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Study: Influenza vaccination rates differ between hospital and non-hospital settings

A study appearing in  Infection Control and Hospital Epidemiology looks at how and why healthcare workers in non-hospital settings differ in their acceptance of influenza vaccination, and in particular the vaccination for H1N1.

“H1N1 influenza vaccine compliance among hospital- and non-hospital-based healthcare personnel” [1] surveyed 3,188 workers to determine what factors most influenced uptake in various work settings “so that interventions can be developed for use in encouraging uptake of future pandemic or emerging infectious disease vaccines.”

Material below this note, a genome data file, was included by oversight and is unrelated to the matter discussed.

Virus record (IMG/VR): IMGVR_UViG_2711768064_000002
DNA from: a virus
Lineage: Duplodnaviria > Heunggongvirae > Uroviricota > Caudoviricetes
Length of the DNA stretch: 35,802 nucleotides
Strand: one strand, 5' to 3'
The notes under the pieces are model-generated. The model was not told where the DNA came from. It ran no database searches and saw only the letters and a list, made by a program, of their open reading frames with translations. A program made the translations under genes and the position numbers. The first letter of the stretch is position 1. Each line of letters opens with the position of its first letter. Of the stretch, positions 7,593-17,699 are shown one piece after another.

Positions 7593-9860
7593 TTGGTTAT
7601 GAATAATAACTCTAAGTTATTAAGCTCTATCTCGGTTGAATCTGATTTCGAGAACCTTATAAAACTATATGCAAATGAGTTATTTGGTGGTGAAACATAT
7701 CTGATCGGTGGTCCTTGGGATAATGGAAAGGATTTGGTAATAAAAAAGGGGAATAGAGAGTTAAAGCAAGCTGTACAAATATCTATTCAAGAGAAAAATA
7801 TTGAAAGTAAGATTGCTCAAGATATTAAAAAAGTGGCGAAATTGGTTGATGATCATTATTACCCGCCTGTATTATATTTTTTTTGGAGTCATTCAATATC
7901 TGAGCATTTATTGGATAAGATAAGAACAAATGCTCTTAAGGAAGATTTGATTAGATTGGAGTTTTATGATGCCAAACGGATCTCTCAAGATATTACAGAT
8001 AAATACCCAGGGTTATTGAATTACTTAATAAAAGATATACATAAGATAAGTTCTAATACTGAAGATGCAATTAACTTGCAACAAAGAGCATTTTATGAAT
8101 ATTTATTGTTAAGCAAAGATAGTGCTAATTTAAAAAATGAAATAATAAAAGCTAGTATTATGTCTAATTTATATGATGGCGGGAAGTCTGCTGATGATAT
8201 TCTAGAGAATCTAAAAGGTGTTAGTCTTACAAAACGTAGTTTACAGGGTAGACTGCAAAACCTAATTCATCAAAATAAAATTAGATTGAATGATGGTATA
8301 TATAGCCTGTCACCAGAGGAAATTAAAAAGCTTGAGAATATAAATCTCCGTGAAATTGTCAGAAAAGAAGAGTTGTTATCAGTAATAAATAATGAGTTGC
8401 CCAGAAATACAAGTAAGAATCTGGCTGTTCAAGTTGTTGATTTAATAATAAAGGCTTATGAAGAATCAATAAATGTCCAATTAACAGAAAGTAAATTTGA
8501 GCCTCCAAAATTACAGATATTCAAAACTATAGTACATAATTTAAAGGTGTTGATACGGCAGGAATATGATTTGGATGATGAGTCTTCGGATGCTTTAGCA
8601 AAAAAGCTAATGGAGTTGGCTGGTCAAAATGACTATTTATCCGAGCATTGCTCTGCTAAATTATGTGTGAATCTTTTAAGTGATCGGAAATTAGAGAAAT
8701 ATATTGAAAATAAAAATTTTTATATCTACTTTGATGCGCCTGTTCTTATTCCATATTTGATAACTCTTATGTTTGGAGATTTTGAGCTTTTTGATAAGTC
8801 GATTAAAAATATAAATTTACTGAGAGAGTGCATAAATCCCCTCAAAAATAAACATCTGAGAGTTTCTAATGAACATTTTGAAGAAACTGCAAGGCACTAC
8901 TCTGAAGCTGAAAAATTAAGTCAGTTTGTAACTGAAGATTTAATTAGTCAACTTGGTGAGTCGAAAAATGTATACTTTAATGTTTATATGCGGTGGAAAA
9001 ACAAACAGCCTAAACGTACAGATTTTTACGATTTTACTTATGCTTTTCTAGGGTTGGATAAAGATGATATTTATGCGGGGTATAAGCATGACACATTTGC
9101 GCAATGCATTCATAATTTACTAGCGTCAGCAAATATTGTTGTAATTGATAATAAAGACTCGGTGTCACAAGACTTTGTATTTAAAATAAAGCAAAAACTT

Among the possible determinants—extent to which vaccination was “mandated or encouraged, perceived importance of vaccination, access to no-cost vaccine provided on-site, no fear of vaccine side effects, and trust in public health officials when they say that the influenza vaccine is safe”—non-hospital-based healthcare workers differed from hospital staff, according to the study. “Targeted interventions are needed to increase compliance with pandemic-related vaccines,” it concluded.